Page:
This fully restored church is located in Medicine Lodge Coulee in the west Cypress Hills. The church is one mile south of the “divide”- water below the church runs into Medicine Lodge Creek which in turn leads into the Milk River system then into the Missouri and Mississippi rivers and on into the Gulf of Mexico. Water to the north of Eagle Butte empties into the South Saskatchewan River, Hudson Bay and the Atlantic.
The Cypress Hills were holy hills for the First Nations Peoples. They called them the “Thunder Breeding Hills.” The following bands were known to frequent the area; Blackfoot, Blood, Piegan, Gros Ventre, Assiniboine, Cree, Crow and Sioux. The hills were a favourite haunt of the Metis as well as of White traders. It was part of the historic trade highway from Fort Benton, Montana – the head of steamboat travel to the upper Missouri – leading on to Battleford, North West Territories (now Saskatchewan) the seat of the territorial government.
Canon George McKay of the Church of England held services at Fort Walsh in 1878 or shortly thereafter. Regular services were held from 1883 in the Cypress Hills. Churches were built north of the Hills – St. Anne at Josephburg in 1897, St. Alban at Gros Ventre/Tot Hill in 1904, St George at Irvine in 1907 and St. Margaret’s on July O8, 1908. The church was opened June 28, 1908.
The forty acre parcel of land on which the church stands was donated by Harry Mudie. Title was registered to the Synod of the Diocese of Qu’Appelle at Regina, Saskatchewan, October 1907. Construction of the church occurred from 1907 to 1908. The church was dedicated to St. Margaret in memory of Margaret Louise, eldest daughter of Cyril and Hanah Muskgrove. Margaret died December 15, 1897, of pneumonia at age fourteen.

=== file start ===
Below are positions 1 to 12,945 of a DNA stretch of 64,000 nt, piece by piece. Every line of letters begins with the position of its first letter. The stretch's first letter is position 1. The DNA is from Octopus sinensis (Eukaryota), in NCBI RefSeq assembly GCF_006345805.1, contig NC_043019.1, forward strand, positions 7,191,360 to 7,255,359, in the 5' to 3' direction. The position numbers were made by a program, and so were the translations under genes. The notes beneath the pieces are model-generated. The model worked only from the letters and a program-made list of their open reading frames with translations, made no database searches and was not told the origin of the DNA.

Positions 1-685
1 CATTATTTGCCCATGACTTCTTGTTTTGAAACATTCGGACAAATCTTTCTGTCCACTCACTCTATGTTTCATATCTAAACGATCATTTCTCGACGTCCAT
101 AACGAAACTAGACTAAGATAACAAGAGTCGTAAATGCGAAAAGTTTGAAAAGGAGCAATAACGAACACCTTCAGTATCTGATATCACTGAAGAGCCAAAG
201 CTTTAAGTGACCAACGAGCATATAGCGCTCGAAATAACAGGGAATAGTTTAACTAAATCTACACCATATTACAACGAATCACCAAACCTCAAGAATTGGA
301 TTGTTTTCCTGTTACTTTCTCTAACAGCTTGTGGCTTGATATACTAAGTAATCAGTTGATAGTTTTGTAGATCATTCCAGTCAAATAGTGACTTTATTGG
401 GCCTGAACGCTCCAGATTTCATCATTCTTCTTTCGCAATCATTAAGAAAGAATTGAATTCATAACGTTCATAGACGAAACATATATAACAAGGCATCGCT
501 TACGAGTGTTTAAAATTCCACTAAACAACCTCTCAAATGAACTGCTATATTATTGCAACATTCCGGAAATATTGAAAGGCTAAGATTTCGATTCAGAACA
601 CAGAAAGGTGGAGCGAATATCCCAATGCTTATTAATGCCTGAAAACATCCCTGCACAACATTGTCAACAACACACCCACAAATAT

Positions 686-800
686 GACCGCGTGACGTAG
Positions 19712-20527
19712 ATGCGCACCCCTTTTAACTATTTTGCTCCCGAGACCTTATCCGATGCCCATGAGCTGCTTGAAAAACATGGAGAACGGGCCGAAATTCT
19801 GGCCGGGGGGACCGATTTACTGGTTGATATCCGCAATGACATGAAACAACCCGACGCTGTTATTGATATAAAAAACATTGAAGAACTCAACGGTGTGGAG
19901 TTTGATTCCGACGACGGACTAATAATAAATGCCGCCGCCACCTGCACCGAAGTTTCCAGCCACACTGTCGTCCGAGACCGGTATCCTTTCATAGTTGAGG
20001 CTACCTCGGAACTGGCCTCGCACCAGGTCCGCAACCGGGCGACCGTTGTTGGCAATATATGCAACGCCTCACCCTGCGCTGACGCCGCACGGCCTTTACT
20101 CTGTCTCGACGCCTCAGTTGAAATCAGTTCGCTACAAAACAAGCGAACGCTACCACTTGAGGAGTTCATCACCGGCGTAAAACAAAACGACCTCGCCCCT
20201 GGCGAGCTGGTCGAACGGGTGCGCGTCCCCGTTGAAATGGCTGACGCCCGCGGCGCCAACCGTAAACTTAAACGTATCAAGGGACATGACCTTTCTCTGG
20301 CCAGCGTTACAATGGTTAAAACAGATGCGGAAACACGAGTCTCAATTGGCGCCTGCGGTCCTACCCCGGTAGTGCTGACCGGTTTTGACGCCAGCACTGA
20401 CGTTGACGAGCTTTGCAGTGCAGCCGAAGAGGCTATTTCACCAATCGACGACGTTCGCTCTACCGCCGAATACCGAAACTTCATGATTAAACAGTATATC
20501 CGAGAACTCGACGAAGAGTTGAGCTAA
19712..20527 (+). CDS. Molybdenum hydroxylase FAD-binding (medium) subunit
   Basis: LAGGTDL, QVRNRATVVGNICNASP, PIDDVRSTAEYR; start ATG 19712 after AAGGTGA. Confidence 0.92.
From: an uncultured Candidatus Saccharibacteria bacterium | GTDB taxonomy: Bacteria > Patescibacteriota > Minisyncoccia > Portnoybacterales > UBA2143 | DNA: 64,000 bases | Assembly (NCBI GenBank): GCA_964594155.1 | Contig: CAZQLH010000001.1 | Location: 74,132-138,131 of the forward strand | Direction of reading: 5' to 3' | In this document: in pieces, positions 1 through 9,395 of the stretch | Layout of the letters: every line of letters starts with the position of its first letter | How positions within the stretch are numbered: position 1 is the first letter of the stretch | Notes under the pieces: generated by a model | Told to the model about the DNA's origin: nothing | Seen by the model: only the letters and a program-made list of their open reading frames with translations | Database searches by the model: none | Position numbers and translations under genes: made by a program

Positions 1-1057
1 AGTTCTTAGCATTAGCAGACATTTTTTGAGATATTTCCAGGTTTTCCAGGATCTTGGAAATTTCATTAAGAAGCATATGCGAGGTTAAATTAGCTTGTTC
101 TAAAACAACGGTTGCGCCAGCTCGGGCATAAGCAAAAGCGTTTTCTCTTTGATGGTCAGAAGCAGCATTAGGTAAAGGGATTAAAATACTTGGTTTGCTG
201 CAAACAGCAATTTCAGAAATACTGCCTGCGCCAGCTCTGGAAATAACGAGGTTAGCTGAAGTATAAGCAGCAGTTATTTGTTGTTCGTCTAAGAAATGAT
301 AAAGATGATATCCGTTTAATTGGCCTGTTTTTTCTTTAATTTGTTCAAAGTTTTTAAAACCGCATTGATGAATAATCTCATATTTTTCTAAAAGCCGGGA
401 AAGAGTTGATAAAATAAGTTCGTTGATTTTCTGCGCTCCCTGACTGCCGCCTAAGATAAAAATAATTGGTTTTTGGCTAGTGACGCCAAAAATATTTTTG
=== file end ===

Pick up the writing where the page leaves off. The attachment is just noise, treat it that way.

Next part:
Church services at St. Margaret’s were held in the summer with clergy coming first from Irvine, Alberta, then later from the Medicine Hat, Alberta, churches of St. Barnabas or Holy Trinty. The last regular services were conducted by Archdeacon J.W. Carter in 1969.
In the early 1940’s the church was used as a school house after the district school burned down. It was probably cold inside as there was neither insulation nor electricity. In 1976 the Diocese of Calgary sold the property to the Very Reverend D. Carter. Work parties are held each Canada Day weekend to maintain the church and cemetery. In 1992 a complete renovation took place, insulation and electricity were installed. The original baptismal font was located. The altar is from an abandoned church at Coutts, Alberta, the altar cross from the abandoned church at Grassy Lake, Alberta, the lectern was used in the Orion, Alberta, area and the stove came from Milk River, Alberta. A non-profit society has been formed to administer the site.
The church and cemetery are located in the north-west corner of SE 20-07-03-W4. The memorial marker was dedicated May 20, 1979. The grounds are well groomed and all buildings and fences are in very good condition as at September 7, 1996. The location can be found by travelling south of Medicine Hat, Alberta, on the Eagle Butte Highway, through the Cypress Hills, one half mile south of Township Road 74 then one quarter mile east.
Courtesy of Medicine Hat and District Genealogical Society (MHDGS)